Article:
When is a takeover not a takeover?
In the period running up to Craig Whyte’s purchase of Rangers many in the green and white internet made much hay with the term “fakeover”.
“Subject to paperwork” was the term coming out of the billionaire’s PR people as the delays seemed go on and on.
Despite having “wealth off the radar” Craigy boy seemed to having trouble raising the finance to close the deal.
Given that it was Rangers then the Glasgow hacks were, as always, gleefully gullible and they didn’t ask any difficult questions.
For the avoidance of doubt those are the ONLY questions that any journalist should ask.
Ultimately the takeover did go through and, as we know, Craig Whyte bought Sir David Murray’s shares and cleared the bank debt.
For the hacks this was proof of the billionaire’s net worth although some of us demurred.
Although only a single pound changed hands that is how you get control of a company.
You buy shares.
Now with Rangers International Football Club some things remain the same from the old club as we have some people who seem to want to buy the Clumpany without spending any money.
I spoke to a top sports lawyer in the UK. He has handled complex cases for the big boys in the EPL including takes overs-aggressive and otherwise.
He mercifully put it in simple terms for me:
“If you want to but a football club you buy shares to give you control, there isn’t another way of doing it”.
He reminded me that the 2006 Companies Act was the biggest act ever passed by the Westminster Parliament and that this takeover process was covered by statute.
He thought that the goings on around RIFC was “very odd”.
Moreover, he thought that the decision by the current regime to go to court about the attempt by the New Knights to get on the agenda for the AGM was, at best, a miscalculation.
Not surprisingly he didn’t criticise the lawyers involved.
He guessed-and it was just that, a guess-that focusing on the verification of signatures was a small print play to try and block something.
However, even if the RIFC board had been successful it would have been something of a Pyrrhic victory.
He told me if he were advising the chaps at the top of the Magic Staircase in Edmiston Drive that he would tell them to involve the Takeover Panel.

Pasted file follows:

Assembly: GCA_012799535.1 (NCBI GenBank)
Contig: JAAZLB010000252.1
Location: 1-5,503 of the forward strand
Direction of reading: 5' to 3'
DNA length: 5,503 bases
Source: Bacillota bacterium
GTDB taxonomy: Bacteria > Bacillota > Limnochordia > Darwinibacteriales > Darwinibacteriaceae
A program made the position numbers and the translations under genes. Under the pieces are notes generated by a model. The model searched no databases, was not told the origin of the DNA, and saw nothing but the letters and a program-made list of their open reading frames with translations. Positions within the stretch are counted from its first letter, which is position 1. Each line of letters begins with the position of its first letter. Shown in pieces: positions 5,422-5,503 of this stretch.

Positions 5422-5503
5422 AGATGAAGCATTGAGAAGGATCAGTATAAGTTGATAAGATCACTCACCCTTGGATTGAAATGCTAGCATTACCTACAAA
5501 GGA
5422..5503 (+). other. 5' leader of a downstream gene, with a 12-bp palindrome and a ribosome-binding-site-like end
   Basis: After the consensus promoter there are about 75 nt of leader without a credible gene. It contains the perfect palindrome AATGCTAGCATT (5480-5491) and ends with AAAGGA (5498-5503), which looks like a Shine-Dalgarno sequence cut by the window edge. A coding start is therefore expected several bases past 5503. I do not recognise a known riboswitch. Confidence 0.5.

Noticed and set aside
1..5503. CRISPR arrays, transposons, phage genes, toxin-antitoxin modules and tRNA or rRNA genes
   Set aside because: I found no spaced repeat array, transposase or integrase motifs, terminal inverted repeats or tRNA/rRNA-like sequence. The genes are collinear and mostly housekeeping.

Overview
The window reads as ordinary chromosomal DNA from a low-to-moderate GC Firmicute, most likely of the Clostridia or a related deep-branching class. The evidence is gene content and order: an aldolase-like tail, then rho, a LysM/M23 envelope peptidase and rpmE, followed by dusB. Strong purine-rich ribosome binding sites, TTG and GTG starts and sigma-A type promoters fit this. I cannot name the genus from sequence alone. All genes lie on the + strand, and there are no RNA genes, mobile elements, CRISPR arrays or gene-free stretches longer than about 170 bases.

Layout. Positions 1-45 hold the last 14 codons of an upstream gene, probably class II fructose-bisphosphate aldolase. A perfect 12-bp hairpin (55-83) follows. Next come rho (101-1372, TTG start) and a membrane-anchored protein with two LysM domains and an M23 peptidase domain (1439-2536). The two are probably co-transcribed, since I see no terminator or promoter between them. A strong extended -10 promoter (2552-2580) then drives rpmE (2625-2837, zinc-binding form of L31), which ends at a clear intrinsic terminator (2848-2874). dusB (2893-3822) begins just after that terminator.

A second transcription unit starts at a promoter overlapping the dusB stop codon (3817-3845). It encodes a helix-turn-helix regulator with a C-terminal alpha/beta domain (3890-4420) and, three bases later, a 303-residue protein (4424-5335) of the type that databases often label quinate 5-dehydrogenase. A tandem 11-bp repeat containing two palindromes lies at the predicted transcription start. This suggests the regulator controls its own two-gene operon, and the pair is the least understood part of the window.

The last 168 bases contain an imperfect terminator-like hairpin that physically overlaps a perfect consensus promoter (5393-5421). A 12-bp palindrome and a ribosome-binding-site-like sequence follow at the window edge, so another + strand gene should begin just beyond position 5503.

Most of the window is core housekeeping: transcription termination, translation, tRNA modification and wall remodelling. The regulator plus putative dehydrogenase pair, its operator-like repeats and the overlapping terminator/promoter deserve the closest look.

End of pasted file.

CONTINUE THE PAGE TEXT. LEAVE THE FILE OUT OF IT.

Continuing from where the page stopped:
These chaps in London can order a “Put up or shut up” order.
He made the point that the ongoing speculation about the governance of the company isn’t doing their business prospects any good.
Moreover, the press campaign against the competence of the RIFC board could be commercially damaging and the Takeover Panel would essentially call the bluff of any pretender.
“You get control of companies by buying shares” he told me.
“If you have twenty five per cent then a Special Resolution can’t be passed without your approval.
“Thirty per cent is another key threshold. If you achieve this then you must make an offer for the other seventy per cent of shares. Moreover, it must be a genuine offer and, once more, the Takeover Panel checks on this.
“At fifty one per cent you have, of course, total control. If you acquire seventy five per cent then you can pass Special resolutions on your own and if you’ve got ninety per cent you can force out the other minority shareholders.
“It really is that simple, if you want control of a company you buy shares and there isn’t another way of doing it.”
He pointed out that putting, say, Paul Murray on the board through this campaign was, in his opinion, “…just a recipe for instability…” precisely because they would not have a controlling interest in the company.
He reminded me that the only way that you can buy a company without spending your own money is to spend someone else’s cash.
The Leveraged Buy Out (LBO) is what happened to Manchester United with the Glazers from the USA.
However, a target for an LBO is a company that is making good profits and is cash rich.
The money for the takeover is borrowed and the profits then finance the borrowing, so the Old Trafford outfit was perfect for this move.
However, RIFC/Sevco is a loss making business with no credit line from a bank.
By their own admission the cash reserves will be down to the last £1 million by April.
My legal chap thought this was a very tight margin for a football club with 92% wages to turnover ratio.
The reality is that unless someone wishes to acquire Ibrox as a hobby farm then putting a new face or two into the Blue Room will not alter the trajectory of HMS Sevco away from the rocks.
He was quite clear that the decision in the Court of Session yesterday doesn’t change a thing.